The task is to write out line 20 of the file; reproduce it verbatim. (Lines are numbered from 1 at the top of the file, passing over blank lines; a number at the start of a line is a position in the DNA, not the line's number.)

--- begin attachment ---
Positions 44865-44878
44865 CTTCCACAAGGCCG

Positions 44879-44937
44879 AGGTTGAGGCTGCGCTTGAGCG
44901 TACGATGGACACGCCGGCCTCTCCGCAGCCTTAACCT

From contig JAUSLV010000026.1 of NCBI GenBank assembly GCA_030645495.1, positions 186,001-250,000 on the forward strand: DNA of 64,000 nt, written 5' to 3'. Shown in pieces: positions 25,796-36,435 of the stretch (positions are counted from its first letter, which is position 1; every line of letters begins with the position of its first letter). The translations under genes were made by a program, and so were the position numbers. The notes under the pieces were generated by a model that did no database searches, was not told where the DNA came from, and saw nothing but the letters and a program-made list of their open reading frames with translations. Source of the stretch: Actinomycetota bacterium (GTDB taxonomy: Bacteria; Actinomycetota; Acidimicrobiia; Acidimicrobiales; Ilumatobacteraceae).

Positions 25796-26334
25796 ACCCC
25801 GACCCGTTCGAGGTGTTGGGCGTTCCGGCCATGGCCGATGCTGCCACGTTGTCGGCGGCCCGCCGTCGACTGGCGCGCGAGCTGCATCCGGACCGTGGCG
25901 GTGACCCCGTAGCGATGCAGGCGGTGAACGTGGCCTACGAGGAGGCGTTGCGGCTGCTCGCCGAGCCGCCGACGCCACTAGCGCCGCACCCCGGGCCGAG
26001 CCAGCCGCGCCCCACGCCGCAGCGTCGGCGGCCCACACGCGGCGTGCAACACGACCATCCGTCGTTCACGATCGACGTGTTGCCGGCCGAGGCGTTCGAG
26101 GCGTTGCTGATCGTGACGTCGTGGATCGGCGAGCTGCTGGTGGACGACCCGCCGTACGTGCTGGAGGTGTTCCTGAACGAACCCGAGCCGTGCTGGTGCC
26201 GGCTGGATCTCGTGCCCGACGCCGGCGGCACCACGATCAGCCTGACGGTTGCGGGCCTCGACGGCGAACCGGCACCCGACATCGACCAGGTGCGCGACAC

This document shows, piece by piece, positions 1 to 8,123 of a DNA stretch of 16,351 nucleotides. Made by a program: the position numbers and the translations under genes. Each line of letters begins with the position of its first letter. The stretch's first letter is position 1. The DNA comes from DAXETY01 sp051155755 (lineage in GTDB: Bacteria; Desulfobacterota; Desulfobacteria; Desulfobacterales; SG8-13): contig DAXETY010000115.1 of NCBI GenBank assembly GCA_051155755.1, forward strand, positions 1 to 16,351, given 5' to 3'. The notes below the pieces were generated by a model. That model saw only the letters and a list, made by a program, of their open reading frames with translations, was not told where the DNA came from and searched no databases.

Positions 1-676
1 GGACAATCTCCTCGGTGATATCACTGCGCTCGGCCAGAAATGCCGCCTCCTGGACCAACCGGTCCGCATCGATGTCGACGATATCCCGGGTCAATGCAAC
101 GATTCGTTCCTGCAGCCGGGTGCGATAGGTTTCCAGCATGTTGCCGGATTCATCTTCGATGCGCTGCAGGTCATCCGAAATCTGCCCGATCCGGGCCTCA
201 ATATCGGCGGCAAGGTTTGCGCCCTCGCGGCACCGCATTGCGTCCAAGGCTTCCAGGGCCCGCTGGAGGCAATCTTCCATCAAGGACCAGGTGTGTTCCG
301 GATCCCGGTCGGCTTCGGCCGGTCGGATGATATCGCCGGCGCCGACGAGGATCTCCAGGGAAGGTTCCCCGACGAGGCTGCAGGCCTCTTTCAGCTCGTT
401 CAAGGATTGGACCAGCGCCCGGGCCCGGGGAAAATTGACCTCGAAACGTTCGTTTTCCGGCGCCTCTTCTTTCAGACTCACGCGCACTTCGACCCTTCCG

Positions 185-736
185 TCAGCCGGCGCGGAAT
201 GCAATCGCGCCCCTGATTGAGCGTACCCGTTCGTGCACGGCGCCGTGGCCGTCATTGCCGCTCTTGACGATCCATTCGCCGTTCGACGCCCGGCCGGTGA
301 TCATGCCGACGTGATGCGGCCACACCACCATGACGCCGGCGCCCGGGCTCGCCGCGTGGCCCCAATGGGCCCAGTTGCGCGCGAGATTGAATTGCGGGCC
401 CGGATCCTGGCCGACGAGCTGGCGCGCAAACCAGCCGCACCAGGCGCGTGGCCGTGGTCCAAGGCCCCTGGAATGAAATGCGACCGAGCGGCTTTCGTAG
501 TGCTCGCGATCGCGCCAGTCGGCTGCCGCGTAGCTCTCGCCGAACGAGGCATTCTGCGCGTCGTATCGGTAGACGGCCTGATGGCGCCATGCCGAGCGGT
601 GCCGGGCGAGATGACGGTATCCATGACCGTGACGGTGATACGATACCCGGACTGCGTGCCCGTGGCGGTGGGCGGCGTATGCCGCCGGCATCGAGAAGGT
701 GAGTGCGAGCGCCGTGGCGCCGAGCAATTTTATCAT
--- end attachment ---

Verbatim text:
401 CAAGGATTGGACCAGCGCCCGGGCCCGGGGAAAATTGACCTCGAAACGTTCGTTTTCCGGCGCCTCTTCTTTCAGACTCACGCGCACTTCGACCCTTCCG